Avalokiteśvara or Padmapani is a bodhisattva who embodies the compassion of all Buddhas. This bodhisattva is variably depicted and portrayed in different cultures as either male or female. In Tibet, he is known as Chenrezik, in Cambodia as "អវលោកិតេស្វរៈ". In Chinese Buddhism, Avalokiteśvara has evolved into the somewhat different female figure Guanyin. In Japan this figure is known as Kannon. In Nepal Mandal this figure is known as Jana Baha Dyah, Seto Machindranath; the name Avalokiteśvara combines the verbal prefix ava "down", lokita, a past participle of the verb lok "to notice, observe", here used in an active sense. In accordance with sandhi, a+īśvara becomes eśvara. Combined, the parts mean "lord who gazes down"; the word loka is absent from the name. It does appear in the Cambodian form of Lokesvarak; the earliest translation of the name into Chinese by authors such as Xuanzang was as Guānzìzài, not the form used in East Asian Buddhism today, Guanyin. It was thought that this was due to a lack of fluency, as Guanzizai indicates the original Sanskrit form was Avalokitasvara, "who looks down upon sound".
It is now understood, the original form, is the origin of Guanyin "Perceiving sound, cries". This translation was favored by the tendency of some Chinese translators, notably Kumārajīva, to use the variant 觀世音 Guānshìyīn "who perceives the world's lamentations"—wherein lok was read as meaning both "to look" and "world"; the original form Avalokitasvara appears in Sanskrit fragments of the fifth century. This earlier Sanskrit name was supplanted by the form containing the ending -īśvara "lord"; the original meaning of the name fits the Buddhist understanding of the role of a bodhisattva. The reinterpretation presenting him as an īśvara shows a strong influence of Hinduism, as the term īśvara was connected to the Hindu notion of Vishnu or Śiva as the Supreme Lord and Ruler of the world; some attributes of such a god were transmitted to the bodhisattva, but the mainstream of those who venerated Avalokiteśvara upheld the Buddhist rejection of the doctrine of any creator god. In Sanskrit, Avalokiteśvara is referred to as Padmapāni or Lokeśvara.
In Tibetan, Avalokiteśvara is Chenrézik, is said to emanate as the Dalai Lama the Karmapa and other high lamas. An etymology of the Tibetan name Chenrézik is spyan "eye", ras "continuity" and gzig "to look"; this gives the meaning of one. According to the Kāraṇḍavyūha Sūtra, the sun and moon are said to be born from Avalokiteśvara's eyes, Shiva from his brow, Brahma from his shoulders, Narayana from his heart, Sarasvati from his teeth, the winds from his mouth, the earth from his feet, the sky from his stomach. In this text and others, such as the Longer Sukhavativyuha Sutra, Avalokiteśvara is an attendant of Amitabha; some texts which mention Avalokiteśvara include: The Lotus Sutra is accepted to be the earliest literature teaching about the doctrines of Avalokiteśvara. These are found in the Lotus Sutra chapter 25; this chapter is devoted to Avalokiteśvara, describing him as a compassionate bodhisattva who hears the cries of sentient beings, who works tirelessly to help those who call upon his name.
A total of 33 different manifestations of Avalokiteśvara are described, including female manifestations, all to suit the minds of various beings. The chapter consists of a verse section; this earliest source circulates separately as its own sutra, called the Avalokiteśvara Sūtra, is recited or chanted at Buddhist temples in East Asia. When the Chinese monk Faxian traveled to Mathura in India around 400 CE, he wrote about monks presenting offerings to Avalokiteśvara; when Xuanzang traveled to India in the 7th century, he provided eyewitness accounts of Avalokiteśvara statues being venerated by devotees from all walks of life: kings, to monks, to laypeople. In Chinese Buddhism and East Asia, Tangmi practices for the 18-armed form of Avalokiteśvara called Cundī are popular; these practices have their basis in the early Indian Vajrayana: her origins lie with a yakshini cult in Bengal and Orissa, her name in Sanskrit "connotes a prostitute or other woman of low caste but denotes a prominent local ogress... whose divinised form becomes the subject of an important Buddhist cult starting in the eighth century".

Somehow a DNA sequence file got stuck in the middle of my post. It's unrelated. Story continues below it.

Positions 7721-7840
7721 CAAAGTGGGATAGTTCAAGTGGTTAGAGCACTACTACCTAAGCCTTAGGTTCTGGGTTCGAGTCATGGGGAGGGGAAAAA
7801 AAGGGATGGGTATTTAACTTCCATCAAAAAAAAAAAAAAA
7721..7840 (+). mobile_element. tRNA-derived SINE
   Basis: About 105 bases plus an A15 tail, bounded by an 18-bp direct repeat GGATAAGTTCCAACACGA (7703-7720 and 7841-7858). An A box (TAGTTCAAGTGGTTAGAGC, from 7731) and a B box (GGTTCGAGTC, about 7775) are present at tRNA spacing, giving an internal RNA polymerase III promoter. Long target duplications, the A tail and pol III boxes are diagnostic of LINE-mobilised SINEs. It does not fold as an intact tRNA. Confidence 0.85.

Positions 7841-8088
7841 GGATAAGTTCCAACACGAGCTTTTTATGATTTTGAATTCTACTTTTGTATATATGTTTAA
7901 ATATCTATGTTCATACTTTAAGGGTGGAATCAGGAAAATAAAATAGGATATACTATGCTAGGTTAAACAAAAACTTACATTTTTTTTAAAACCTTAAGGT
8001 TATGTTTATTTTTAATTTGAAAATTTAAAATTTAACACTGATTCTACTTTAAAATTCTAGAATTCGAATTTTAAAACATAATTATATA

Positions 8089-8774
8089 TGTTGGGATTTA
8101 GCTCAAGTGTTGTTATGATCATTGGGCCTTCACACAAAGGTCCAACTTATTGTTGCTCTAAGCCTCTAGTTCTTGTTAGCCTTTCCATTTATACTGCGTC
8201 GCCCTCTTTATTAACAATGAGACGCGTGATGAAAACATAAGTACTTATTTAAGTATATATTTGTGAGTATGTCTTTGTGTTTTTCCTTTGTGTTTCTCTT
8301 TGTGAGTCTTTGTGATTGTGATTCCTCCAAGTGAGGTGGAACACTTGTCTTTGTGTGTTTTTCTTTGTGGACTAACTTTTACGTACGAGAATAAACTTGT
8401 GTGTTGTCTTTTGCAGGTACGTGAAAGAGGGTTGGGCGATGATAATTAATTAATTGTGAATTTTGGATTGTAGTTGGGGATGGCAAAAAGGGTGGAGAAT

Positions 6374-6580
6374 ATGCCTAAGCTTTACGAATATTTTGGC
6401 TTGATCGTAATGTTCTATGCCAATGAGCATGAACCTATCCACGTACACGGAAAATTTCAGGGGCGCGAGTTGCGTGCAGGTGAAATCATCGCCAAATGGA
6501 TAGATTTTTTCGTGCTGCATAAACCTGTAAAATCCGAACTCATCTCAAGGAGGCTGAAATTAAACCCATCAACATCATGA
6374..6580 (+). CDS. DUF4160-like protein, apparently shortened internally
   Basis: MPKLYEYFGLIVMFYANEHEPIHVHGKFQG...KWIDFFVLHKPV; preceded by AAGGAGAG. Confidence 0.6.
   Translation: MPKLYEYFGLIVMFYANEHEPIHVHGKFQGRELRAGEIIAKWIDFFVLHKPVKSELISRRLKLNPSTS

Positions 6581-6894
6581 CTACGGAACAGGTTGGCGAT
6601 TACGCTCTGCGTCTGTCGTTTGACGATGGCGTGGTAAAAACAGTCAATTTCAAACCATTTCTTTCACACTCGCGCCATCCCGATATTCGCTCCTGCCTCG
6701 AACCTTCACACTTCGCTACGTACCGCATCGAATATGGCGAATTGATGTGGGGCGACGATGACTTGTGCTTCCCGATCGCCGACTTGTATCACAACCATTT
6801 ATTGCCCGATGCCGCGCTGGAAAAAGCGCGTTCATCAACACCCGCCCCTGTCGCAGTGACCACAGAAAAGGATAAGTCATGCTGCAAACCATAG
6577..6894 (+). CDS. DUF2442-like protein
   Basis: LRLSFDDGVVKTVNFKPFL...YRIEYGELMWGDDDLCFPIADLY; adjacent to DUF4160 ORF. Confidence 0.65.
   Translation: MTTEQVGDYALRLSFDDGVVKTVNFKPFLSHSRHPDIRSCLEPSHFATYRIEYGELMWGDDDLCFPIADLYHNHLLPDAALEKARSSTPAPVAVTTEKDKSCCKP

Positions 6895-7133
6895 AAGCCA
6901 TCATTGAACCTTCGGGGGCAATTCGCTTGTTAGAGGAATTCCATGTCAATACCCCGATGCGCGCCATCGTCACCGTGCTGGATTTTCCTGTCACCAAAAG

The popularity of Cundī is attested by the three extant translations of the Cundī Dhāraṇī Sūtra from Sanskrit to Chinese, made from the end of the seventh century to the beginning of the eighth century. In late imperial China, these early esoteric traditions still thrived in Buddhist communities. Robert Gimello has observed that in these communities, the esoteric practices of Cundī were popular among both the populace and the elite. In the Tiantai school, six forms of Avalokiteśvara are defined; each of the bodhisattva's six qualities are said to break the hindrances of the six realms of existence: hell-beings, animals, humans and devas. Veneration of Avalokiteśvara Bodhisattva has continued to the present day in Sri Lanka: In times past both Tantrayana and Mahayana have been found in some of the
Dolpopa Sherab Gyaltsen
Dölpopa Shérap Gyeltsen, known as Dölpopa, a Tibetan Buddhist master known as "The Buddha from Dölpo," a region in modern Nepal, the principal exponent of the shentong teachings, an influential member of the Jonang tradition of Tibetan Buddhism. Dölpopa was born in Dölpo. In 1309, when he was seventeen, he ran away from home to seek the Buddhist teachings, first in Mustang and in Tibet. In 1314, when he was twenty-two years old, Dölpopa received full monastic ordination from the famous abbot of Choelung Monastery, Sönam Trakpa, made a vow at the time to never eat slaughtered meat again. In 1321, Dölpopa visited Jonang Monastery at Jomonang for the first time, he visited Tsurphu Monastery for the first time and had extensive discussions with Rangjung Dorje, 3rd Karmapa Lama, about doctrinal issues. It appears that the Karmapa Lama certainly influenced the development of some of Dölpopa's theories including shentong. Other than this, Dölpopa had studied completely under the Sakya tradition until he was thirty years old in 1322 and he had taught for most of the previous decade at the great Sakya Monastery.